How Are Books Turned Into Movies, Explained

Ever wondered how movies are adapted from books? Ever wondered how the words you read on a page made their way on to that screen?

Adaptation is a very tricky business. Taking an art form and presenting it in a different way requires imagination, intelligence, and some amount of artistic integrity. Here’s how it all works:

1. Rights

The ever-important stuff. One wouldn’t want to get into any legal hassles, would one? Hence the first and the foremost step in turning any written work into a play or a movie is to secure the rights to that work. It is usually the work of a Production house to contact the author and work the details out with them. The TV , movie rights to a written work always rest with the author, and not the publishing house.

2. Picking the Author’s brain

After the legal stuff is taken care of, they get to the meat. The author is asked – as a courtesy call – whether he or she would like to write the screenplay themselves. Many authors have done so: Michael Chabon, Neil Gaiman, Gillian Flynn… the list is endless. If the author is actively involved in the screenplay process, one can expect the movie to be a gem.

Exceptions are there if the author has been dead for a long time.

3. Hiring a screenwriter

Irrespective of the author’s answer, a screenwriter is almost always hired to write the drafts. The structure of the novel is vastly different from that of a screenplay, and only a deft hand could chop off the unimportant bits, the bits which wouldn’t look good visually.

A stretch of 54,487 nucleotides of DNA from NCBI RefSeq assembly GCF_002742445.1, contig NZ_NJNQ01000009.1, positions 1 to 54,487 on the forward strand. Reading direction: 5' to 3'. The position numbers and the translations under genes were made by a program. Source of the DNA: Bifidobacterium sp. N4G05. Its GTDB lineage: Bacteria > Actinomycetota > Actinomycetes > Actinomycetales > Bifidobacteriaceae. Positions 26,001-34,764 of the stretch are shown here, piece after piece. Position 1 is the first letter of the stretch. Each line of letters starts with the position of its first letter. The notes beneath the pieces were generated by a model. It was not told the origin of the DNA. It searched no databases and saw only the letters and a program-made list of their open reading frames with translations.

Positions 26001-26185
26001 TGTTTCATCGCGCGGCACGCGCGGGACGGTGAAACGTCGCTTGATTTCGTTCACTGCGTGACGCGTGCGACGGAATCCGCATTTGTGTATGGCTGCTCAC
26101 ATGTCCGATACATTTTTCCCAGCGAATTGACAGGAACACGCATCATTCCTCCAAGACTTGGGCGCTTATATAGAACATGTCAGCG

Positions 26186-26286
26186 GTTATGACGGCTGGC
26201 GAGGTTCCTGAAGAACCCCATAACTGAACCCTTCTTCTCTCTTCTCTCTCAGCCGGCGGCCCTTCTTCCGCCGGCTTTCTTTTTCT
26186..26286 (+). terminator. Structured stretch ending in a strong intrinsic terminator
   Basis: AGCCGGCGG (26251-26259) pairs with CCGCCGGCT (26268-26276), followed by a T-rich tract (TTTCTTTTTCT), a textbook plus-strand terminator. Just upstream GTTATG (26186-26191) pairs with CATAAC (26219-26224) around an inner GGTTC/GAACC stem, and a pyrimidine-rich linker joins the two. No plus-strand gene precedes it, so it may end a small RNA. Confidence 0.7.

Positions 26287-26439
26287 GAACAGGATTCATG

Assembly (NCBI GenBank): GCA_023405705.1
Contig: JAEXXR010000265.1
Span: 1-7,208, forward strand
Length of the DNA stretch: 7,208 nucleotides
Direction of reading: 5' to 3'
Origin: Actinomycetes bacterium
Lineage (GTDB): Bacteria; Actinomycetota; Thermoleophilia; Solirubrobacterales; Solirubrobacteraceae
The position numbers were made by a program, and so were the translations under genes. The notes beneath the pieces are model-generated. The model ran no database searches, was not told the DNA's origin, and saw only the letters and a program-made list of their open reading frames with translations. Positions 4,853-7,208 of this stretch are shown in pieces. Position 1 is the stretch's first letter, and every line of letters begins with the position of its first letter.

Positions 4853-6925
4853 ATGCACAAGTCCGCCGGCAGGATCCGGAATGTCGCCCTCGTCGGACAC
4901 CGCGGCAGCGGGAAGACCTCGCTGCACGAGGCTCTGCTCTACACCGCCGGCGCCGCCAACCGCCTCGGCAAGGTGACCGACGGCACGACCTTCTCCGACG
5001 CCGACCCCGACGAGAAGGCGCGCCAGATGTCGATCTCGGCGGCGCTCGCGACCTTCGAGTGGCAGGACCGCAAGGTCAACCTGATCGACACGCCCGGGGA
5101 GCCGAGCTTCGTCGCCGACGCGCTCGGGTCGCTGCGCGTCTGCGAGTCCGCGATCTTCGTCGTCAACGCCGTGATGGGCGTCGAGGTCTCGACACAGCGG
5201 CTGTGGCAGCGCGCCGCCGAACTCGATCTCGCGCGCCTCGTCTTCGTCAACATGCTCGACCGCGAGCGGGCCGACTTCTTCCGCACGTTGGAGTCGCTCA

4. Getting to the meat of it

A director is now chosen to helm the project, the casting done and the adaptation is underway.

Of course, the above is generally how it all works. There are always exceptions, and the entire process is hardly ever smooth. Here are some interesting tidbits about our favourite adaptations.


The Godfather:

Director Francis Ford Coppola and Mario Puzo initially wanted Laurence Olivier to play the role of Don Vito Corleone. Marlon Brando’s career was at a decline at that time and he was difficult to work with. Laurence Olivier had initially cited health reasons, but later showed interest in the role, even perfecting the required Italian accent for the role. But he was too busy making ‘Sleuth’, another successful movie in the same year. Consequently Brando was cast, and the rest is history.


A Clockwork Orange:

Stanley Kubrick was well known for his controversial adaptations and A Clockwork Orange is a prime example. He made some radical changes in the movie which although didn’t change the overall theme, but brought subtle yet noticeable changes in the protagonist’s character. Rumour has it that he made Malcolm McDowell go through the heinous torture of that famous ‘eye opener’ scene about 40 times before he was satisfied. Yes, his eyelids were actually held apart.

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